Prior to COVID-19, Class A office amenities focused on outdoor entertainment spaces, hotel-quality conference rooms, and retail experiences rivaling top malls. More recently, anchor tenants are thinking about integrated health and corporate wellness programs for their buildings as well.
“It can’t just be roof decks and ping-pong tables anymore,” said Keating Crown, principal at Sterling Bay, a developer that outfits corporate campuses with bowling alleys, city-view swimming pools, and sparkling fitness centers. Now it plans to add onsite medical clinics from Eden Health to seven properties in Chicago and elsewhere. “Medical is now part of the suite of amenities that you need to provide. It drives occupancy.”
During a Commercial Observer panel discussion, Crown and other experts examined the uncertain occupancy of the workplace after the pandemic. With many working virtually, office spaces are nearly empty — from Manhattan skyscrapers to sprawling suburban campuses.
Bringing employers and employees back to the office will involve new safety protocols that involve landlords and tenants to collaborate more closely. From HVAC and sanitization upgrades, to mandating workers, to self-report symptoms — building trust inside the community will be a complex effort.
The best post-pandemic plans will actually be led by commercial real estate operators, not employers, said Matt McCambridge, Cofounder and CEO at Eden Health. “It’s very confusing for employers to manage health and safety. That’s basically asking every tenant to be an epidemiologist, legal scholar, and safety management officer. That’s just not going to be in the wheelhouse of, say, 50 tenants — and they won’t all implement changes in the same way,” said McCambridge. “Landlords have a big opportunity to blueprint a path forward.”
Meanwhile, business leaders are watching closely.
“This is the first time that the C-suite in every organization is thinking, ‘Are my employees healthy enough to work? Are my customers healthy enough to buy?’ ” said McCambridge. “That’s on the mind of everybody everyday, and it’s elevated the importance of robust safety plans.”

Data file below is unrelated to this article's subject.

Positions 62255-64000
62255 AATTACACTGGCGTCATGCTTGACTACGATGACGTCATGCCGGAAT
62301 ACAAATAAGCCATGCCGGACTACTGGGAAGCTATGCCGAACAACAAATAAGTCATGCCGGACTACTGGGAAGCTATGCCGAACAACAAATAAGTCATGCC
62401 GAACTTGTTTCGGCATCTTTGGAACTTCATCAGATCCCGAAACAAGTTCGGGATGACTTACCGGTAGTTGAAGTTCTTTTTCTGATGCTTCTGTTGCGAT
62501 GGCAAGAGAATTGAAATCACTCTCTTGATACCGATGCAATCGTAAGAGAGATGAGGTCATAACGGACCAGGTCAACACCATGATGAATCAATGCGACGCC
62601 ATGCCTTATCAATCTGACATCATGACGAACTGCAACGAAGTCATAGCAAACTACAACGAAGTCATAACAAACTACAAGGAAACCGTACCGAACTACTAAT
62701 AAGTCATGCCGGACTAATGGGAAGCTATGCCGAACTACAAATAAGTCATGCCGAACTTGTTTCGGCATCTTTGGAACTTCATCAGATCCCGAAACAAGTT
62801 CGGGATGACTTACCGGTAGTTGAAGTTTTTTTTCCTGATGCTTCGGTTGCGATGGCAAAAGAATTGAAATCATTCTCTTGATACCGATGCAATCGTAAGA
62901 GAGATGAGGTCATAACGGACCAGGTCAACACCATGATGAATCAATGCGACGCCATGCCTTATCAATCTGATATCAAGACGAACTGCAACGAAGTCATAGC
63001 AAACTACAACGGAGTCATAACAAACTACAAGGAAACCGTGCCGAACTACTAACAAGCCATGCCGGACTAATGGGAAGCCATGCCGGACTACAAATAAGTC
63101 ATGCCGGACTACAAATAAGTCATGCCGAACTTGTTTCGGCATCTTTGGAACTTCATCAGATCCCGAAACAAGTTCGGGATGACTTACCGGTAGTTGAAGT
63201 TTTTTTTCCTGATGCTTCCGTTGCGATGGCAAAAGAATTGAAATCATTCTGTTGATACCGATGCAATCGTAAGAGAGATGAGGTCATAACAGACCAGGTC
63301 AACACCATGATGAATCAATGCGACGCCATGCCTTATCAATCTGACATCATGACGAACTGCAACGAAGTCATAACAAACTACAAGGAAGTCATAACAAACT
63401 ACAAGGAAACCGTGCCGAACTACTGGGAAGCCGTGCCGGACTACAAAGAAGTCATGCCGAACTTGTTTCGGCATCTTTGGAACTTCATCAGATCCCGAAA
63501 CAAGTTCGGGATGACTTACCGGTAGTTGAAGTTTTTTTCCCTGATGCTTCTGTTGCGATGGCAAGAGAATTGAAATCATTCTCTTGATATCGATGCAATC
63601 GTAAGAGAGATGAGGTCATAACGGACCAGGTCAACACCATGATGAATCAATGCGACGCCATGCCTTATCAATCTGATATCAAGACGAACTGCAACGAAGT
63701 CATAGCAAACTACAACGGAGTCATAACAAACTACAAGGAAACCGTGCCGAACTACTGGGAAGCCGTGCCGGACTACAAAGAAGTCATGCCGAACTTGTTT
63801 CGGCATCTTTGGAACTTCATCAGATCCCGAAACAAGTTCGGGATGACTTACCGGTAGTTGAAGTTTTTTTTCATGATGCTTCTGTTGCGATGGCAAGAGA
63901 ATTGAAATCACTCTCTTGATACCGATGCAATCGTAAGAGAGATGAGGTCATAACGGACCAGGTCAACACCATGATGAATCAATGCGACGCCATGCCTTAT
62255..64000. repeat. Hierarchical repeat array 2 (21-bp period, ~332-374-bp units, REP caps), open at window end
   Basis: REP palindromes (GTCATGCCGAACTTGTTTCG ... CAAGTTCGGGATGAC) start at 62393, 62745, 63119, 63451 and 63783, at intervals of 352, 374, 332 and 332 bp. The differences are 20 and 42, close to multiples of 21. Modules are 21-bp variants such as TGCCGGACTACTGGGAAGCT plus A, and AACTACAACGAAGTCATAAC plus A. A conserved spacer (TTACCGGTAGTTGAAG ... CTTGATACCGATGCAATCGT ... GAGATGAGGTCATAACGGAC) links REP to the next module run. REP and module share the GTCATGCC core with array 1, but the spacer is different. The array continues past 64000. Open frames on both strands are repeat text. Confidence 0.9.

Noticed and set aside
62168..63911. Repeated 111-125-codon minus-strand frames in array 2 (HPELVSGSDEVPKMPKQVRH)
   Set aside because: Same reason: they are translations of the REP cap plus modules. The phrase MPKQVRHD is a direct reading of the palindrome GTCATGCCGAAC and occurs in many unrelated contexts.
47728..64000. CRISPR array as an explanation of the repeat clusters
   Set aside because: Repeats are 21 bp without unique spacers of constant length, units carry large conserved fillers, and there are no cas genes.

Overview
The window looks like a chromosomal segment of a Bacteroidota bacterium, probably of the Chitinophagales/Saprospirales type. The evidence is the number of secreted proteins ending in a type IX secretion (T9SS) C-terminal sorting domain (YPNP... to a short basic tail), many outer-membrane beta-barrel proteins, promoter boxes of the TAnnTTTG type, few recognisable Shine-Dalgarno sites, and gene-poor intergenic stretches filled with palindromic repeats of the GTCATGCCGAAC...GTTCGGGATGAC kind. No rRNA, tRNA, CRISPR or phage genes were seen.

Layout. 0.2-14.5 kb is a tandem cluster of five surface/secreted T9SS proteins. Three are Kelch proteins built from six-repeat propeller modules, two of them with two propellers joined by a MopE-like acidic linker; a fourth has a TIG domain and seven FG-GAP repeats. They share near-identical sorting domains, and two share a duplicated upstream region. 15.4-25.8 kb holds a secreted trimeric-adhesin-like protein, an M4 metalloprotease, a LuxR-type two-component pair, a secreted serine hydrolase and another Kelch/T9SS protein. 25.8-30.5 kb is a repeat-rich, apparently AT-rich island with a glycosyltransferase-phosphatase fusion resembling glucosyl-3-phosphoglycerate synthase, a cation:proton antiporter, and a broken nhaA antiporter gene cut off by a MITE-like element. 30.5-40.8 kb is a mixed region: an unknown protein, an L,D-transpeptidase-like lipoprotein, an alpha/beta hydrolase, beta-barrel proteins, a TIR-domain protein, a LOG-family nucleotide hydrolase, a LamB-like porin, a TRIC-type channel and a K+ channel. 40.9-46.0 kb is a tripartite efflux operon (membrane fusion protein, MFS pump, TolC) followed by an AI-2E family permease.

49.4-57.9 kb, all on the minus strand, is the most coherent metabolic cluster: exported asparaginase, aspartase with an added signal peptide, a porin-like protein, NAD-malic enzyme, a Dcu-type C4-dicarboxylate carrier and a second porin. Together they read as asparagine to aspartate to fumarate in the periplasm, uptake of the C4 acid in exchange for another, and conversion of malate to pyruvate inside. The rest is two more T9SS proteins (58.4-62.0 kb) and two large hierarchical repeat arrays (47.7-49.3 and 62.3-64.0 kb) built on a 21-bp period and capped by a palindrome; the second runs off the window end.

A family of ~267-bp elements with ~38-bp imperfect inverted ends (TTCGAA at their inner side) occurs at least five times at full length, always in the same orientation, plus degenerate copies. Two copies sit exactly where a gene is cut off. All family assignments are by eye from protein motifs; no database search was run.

Shane Connell, executive vice president at the Connell Company, has been working tirelessly on return-to-work plans for tenants. That means meetings with top architecture firms, HVAC companies, and medical experts from Eden Health.
“A big part was Eden Health and its input,” said Connell. “We started in March, implemented our plan to tenants in May, and firms are now starting to come back. It’s been a pretty smooth transition.”
Mat Rosswood, chief operating officer at Kramer Levin, says the law firm vacated its New York offices at the start of the pandemic. Bringing workers back takes a combination of temperature screenings, isolating sick employees, and in-person and virtual access to medical professionals from Eden Health.
“We need to make sure when someone has a potential COVID-related issue, we can connect them to care in a way that we haven’t done previously by taking a much more holistic and connected role in our team’s healthcare,” said Rosswood.
Healthcare Amenities are Part of the Workplace Future
The panelists agreed that medical and health amenities will remain crucial for employers long after the pandemic ends. If you can pop in the elevator and see a physician two floors down, you’re more likely to actually go — and less likely to let a health problem linger. Increased access to care leads to better health outcomes, ultimately saving an employer money on the high cost of healthcare.
“The inconvenient things we don’t do — like staying consistent with physical therapy sessions or following up with doctors — are easy when they’re available in the building where you work,” said McCambridge. “It leads to an entirely different environment that promotes health and wellness, promotes strong relationships with medical providers, and leads to higher quality care at a lower cost.”
Rosswood certainly agrees, noting that an Eden Health partnership has increased access to care for employees who may not be able to fit doctor visits into busy schedules.
“Sometimes people don’t prioritize their own wellness, and this is a key component of making sure that is happening,” said Rosswood. “We’ve seen first hand when an employee has gone to a facility like Eden Health, had a serious medical issue diagnosed much sooner, and experienced a vastly improved outcome.”
Adding a medical clinic and telehealth services could positively affect leasing and retention rates. In the short-term, uneasy employees would be more inclined to return to the workplace after the pandemic. In the long-term, it’s part of an attractive package of onsite resources.
“Having Eden Health on our campus elevates all brands,” said Connell. “Our mission is to make daily life better for people. We’re trying to create a resort brand that is also a wellness brand. It is not a medical offering. This is a service. That’s how we’re treating it.”
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